Quebec Immigration 2020: Read More
Quebec Immigration Draws
Quebec Expression of Interest
Quebec to Increase Immigration in 2021 to Boost Economic Recovery from Coronavirus Pandemic
Quebec Gives Work Permit Break To International Students Whose Study Permits Expire This Year
Quebec Immigration Announces Application Fee Increases for 2021
Quebec Updates Salary Guide For Employers Hiring Temporary Foreign Workers
Quebec Businesses Get New Arrima Employer Portal To More Easily Hire Highly-Skilled Immigrants
Quebec Experience Program: MIFI Softens Reforms, Reduces Work Experience
Canada’s provincial immigration programs have reacted in different ways to the coronavirus crisis.
Measures were implemented by most provinces to help applicants affected by the pandemic.
While most provinces have worked to get back to issuing Invitations to Apply and provincial nominations on a regular basis, only Alberta has announced it plans to limit immigration to help provide jobs for locals during the recovery.
British Columbia Provincial Nominee Program
The British Columbia Provincial Nominee Program (BCPNP) quickly moved to close its Vancouver office and cancel all in-person interviews as coronavirus set in during March.
A number of measures were introduced for candidates impacted by COVID-19 lockdowns, including the ability to put applications on hold for up to 24 weeks, capped until August 30, 2020.
BCPNP draws began excluding 31 jobs effectively deemed no longer in demand due to the impact of restrictions.
But, unlike many provinces, weekly B.C. draws for both skilled immigration streams and the B.C. PNP Tech Pilot continued without a significant break. The Tech Pilot has been extended again into 2021.
BCPNP: Key Articles and Pages
British Columbia Immigration
British Columbia Immigration Draws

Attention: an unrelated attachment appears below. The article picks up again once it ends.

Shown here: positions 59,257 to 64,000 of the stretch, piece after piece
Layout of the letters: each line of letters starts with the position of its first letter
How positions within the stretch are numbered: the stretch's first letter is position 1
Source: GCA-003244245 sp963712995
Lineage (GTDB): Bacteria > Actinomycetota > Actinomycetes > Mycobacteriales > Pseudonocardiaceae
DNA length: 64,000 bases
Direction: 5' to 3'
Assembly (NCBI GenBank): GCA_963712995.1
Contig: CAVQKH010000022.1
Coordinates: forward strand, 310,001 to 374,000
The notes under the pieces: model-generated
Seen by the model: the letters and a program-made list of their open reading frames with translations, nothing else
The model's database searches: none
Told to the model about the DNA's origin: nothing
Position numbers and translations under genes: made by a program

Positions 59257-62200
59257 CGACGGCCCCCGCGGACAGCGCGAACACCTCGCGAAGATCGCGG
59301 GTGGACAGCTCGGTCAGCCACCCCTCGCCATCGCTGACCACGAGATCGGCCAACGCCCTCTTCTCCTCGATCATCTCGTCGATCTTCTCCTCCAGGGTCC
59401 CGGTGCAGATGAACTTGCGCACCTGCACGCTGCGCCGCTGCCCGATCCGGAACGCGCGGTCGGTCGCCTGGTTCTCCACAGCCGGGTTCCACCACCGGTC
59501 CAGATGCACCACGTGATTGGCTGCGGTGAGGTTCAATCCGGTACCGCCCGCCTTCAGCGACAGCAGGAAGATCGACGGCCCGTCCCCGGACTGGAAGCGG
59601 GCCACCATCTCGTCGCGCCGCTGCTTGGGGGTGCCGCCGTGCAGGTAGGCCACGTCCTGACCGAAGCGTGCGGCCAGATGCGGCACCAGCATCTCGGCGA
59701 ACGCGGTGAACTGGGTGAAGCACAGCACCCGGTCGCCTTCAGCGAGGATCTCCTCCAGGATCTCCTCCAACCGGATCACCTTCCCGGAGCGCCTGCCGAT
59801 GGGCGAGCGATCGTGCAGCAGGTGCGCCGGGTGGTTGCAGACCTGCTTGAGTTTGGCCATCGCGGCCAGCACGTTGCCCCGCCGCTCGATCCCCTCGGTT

BC PNP Tech Pilot
COVID-19: British Columbia to Exclude Certain Jobs from Immigration Draws Until End of 2020
Coronavirus: British Columbia Caps Time Applications Can Be Put On Hold
British Columbia’s Successful BC PNP Tech Pilot Extended To June 2021
Ontario Immigrant Nominee Program
Ontario was another province to follow the federal government lead and continue to invite candidates and issue nominations despite the coronavirus crisis.
The province reached its 2020 nomination allocation, including 450 extra spaces, in December.
The Ontario Immigrant Nominee Program (OINP) also launched and later met its intake limit for a new Regional Immigration Pilot, designed to get skilled immigrants moving to smaller communities.
Summary of Ontario NOIs 2020
|Stream||Notifications of interest|
|Human Capital Priorities Stream (HCP)||6,716|
|French Speaking Skilled Worker Stream (FSSW)||902|
|Skilled Trades Stream (ST)||1,464|
The province also effectively created a new stream for manufacturing jobs by adding 13 NOC codes to the target occupations under the Employer Job Offer: In-Demand Skilled Stream.
Ontario will launch an Express of Interest system for several of its streams in 2021.
OINP: Key Articles and Pages
Ontario immigration Draws
Ontario Immigration Maxes Out 2020 Nomination Allocation – Including 450 Extra Spaces
Ontario International Student Stream: Candidates Affected By Error Will Be Allowed to Register
Ontario Meets Intake Limit for Regional Immigration Pilot
Ontario Immigration to Introduce Expression of Interest System
Ontario Adds 13 New Manufacturing Occupations to Employer Job Offer: In-Demand Skilled Stream
Coronavirus: Ontario Immigration Issues Extensive Advice For Candidates and Employers
Manitoba Provincial Nominee Program
Manitoba escaped major lockdowns during the first wave of coronavirus, but was fully in the eye of the storm by the time the second wave of COVID-19 began to spread in Canada.
Immigration draws for the oldest provincial program continued uninterrupted. This including the Manitoba Provincial Nominee Program (MPNP) conducting its 100th draw on October 8.
MPNP: Key Articles and Pages
Saskatchewan Immigrant Nominee Program